- Push or pull?: The push technique involves pushing the gun away from (ahead of) the weld puddle. Pushing usually produces lower penetration and a wider, flatter bead because the arc force is directed away from the weld puddle. In common automotive repair welds, use the push technique for welding thin material such as sheet metal or body panels. With the pull or drag technique, the welding gun is pointed back at the weld puddle and dragged away from the deposited metal. Dragging typically produces deeper penetration and a narrower bead with more buildup. The pull technique is most often used for thicker materials like the frame. In considering gun travel for MIG welding, the push technique is the most recommended, since it gives you a good view of the weld joint. The pull technique gives a better view of the weld puddle but less visibility of the joint.
Tips for various positions
The travel angle is defined as the angle relative to the gun in a perpendicular position. Normal welding conditions in all positions call for a travel angle of 5 to 15 degrees. Travel angles beyond 20 to 25 degrees can lead to more spatter, less penetration and general arc instability.
The work angle is the gun position relative to the angle of the welding joint. The recommended work angle varies with each welding position and joint configuration. Consider these guidelines for different welding positions:
- Flat position welds are used frequently in body panels, floor pans and some frame repair, as well as to weld new sheet metal onto an existing panel.
- For a butt weld (a 180-degree joint), hold the gun at a 90-degree angle to the workpiece, directing the filler metal straight into the joint with a travel angle of 5 to 15 degrees. A small, back and forth motion with the gun can help fill a large gap or when making multiple passes. A slight pause at the side of the weave bead can help avoid undercut.
- For a T-joint or fillet weld, keep the gun at a 45-degree angle or equal distance from each piece. When making multiple passes, the work angles change slightly. This helps avoid uneven weld beads and undercuts. T-joints are used for substructure reinforcements, rocker panels and frames.
- For a lap joint (also a fillet weld), angle the gun between 60 and 70 degrees. The thicker the metal being welded, the greater the angle. Lap joints are used for substructure reinforcements, rocker panels and frames.
- Plug welds should be done perpendicular (at 90 degrees) to plug the weld hole and, if needed, moved in a small circular movement to make sure the bottom and top material are properly fused.
Horizontal position welds are often used to join frame rails in auto repair.
- Because of the effects of gravity, the gun work angle must be dropped slightly by 0 to 15 degrees. Without changing the work angle, the filler metal may sag or rollover on the bottom side of the weld joint. The travel angle, whether using a push or pull technique, generally remains the same as for a weld joint in the flat position.
- Vertical welds are frequently used for welding pillars or rocker panels.
- Vertical welding, both up and down, can be difficult, which makes pre-weld setup important. Consider reducing the voltage and amperage 10 to 15 percent from the settings you would use for the same weld in a flat position. The vertical down technique helps when welding thin metals, because there is less arc penetration due to the faster travel speed. When welding vertical down, keep the wire on the leading edge of the weld puddle. A slight weave may help flatten the weld crown. With vertical up welding, the travel angle of the gun is a 5 to 15 degree drop from the perpendicular position. A slight weaving motion can help control the size, shape and cooling effects of the weld puddle.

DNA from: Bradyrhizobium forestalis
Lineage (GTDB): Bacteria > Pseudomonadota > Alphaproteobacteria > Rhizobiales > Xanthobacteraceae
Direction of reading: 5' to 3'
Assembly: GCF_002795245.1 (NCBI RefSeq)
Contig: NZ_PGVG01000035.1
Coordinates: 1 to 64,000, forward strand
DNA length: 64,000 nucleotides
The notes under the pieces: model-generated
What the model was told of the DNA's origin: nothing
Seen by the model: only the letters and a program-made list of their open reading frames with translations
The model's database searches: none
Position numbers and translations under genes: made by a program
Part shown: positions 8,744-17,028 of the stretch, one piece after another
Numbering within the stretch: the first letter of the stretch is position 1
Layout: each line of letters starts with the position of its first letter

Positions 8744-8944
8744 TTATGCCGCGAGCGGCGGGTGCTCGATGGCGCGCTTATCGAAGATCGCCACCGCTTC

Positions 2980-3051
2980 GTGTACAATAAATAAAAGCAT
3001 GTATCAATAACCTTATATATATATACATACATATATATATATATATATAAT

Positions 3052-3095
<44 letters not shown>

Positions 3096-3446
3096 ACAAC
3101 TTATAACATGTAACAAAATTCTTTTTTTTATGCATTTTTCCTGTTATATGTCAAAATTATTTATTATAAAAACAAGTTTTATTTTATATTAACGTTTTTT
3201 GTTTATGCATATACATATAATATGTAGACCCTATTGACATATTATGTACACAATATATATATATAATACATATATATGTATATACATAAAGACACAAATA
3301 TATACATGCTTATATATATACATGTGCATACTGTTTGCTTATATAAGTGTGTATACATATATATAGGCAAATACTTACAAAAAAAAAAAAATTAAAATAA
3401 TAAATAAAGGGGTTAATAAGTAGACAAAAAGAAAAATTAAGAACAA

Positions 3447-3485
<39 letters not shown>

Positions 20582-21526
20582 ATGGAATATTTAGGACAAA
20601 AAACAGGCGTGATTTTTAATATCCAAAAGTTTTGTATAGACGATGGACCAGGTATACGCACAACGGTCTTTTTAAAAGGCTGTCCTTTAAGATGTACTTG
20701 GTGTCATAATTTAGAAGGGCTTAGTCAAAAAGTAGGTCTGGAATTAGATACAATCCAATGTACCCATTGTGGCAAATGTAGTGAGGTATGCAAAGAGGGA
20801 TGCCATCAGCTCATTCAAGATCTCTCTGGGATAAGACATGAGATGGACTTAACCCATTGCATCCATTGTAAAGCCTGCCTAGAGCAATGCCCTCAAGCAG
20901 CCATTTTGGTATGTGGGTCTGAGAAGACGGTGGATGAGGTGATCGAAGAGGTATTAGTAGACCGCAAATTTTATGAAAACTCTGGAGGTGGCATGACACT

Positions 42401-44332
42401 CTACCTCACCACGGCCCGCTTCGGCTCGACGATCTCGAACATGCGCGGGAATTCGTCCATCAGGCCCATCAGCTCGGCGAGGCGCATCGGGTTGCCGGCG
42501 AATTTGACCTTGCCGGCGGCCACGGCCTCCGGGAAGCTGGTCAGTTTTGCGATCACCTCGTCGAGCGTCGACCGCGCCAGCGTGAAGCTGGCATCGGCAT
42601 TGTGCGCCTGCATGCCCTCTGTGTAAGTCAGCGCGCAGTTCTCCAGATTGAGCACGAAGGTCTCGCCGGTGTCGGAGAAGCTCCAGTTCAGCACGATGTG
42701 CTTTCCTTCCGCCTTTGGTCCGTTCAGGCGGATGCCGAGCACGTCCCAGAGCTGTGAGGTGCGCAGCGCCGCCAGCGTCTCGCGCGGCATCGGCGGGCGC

- Overhead welds may be needed to weld anything on the underside of the vehicle, such as the exhaust system.
- This is the most difficult welding position and should be avoided when possible. If you need to weld in the overhead position, reduce welding parameters by a minimum of 10 to 15 percent and try to maintain fast travel speeds to avoid having the weld pool fall from the joint onto you.
- Because most automotive applications involve welding thinner materials, smaller stitch welds or spot-stich welds will reduce puddle droop.
Choosing a welder
When choosing a machine to meet DIY auto repair welding needs, consider the types and thicknesses of metal you will weld most often. Also, if portability is an important need, keep in mind that some machines offer greater portability than others.
Numerous Miller MIG or multiprocess machines are suitable for these applications:
- The Millermatic 141 with Auto-Set is an all-in-one wire welder that welds 24-gauge to 3/16-inch mild steel in a 120V, easy-to-use package.
- The Millermatic 211 Auto-Set with Multi-voltage plug (MVP™) technology welds from 24-gauge to 3/8-inch-thick material in a single pass and MVP technology allows you to connect to common 120 or 230 V power receptacles without using any tools.
- The Millermatic 252 offers the highest duty output in its class and can weld material from 22-gauge to 1/2-inch thick in a single pass. The machine has no-tool, quick-change reversible drive rolls and an easy-to-set, scaled tension knob.
- The Millermatic 255 is an all-in-one welder that connects to 208- or 240-volt input power. With a color screen featuring Auto-Set Elite technology and pulsed MIG, this machine welds up to ½-inch aluminum, stainless and mild steel.
- The Multimatic 215 is a versatile MIG, stick and DC TIG welder with a color screen featuring Auto-Set Elite technology. This all-in-one welder connects to 120- or 240-volt input power and welds up to 3/8-inch mild steel.
- The Multimatic 220 AC/DC multiprocess welder is the only machine in its class that offers users the ability to switch welding gas, polarity and welding process automatically while recalling the last MIG or TIG settings. It connects to 120- or 240-volt power.
Choices to suit many automotive welding applications
For auto repair welding, you can create good, high quality MIG welds with a combination of practice and following basic techniques and tips.
For more information on machine options and accessories or to purchase any of the machines mentioned in this article, visit your local welding distributor or https://www.millerwelds.com/equipment/welders/mig-gmaw.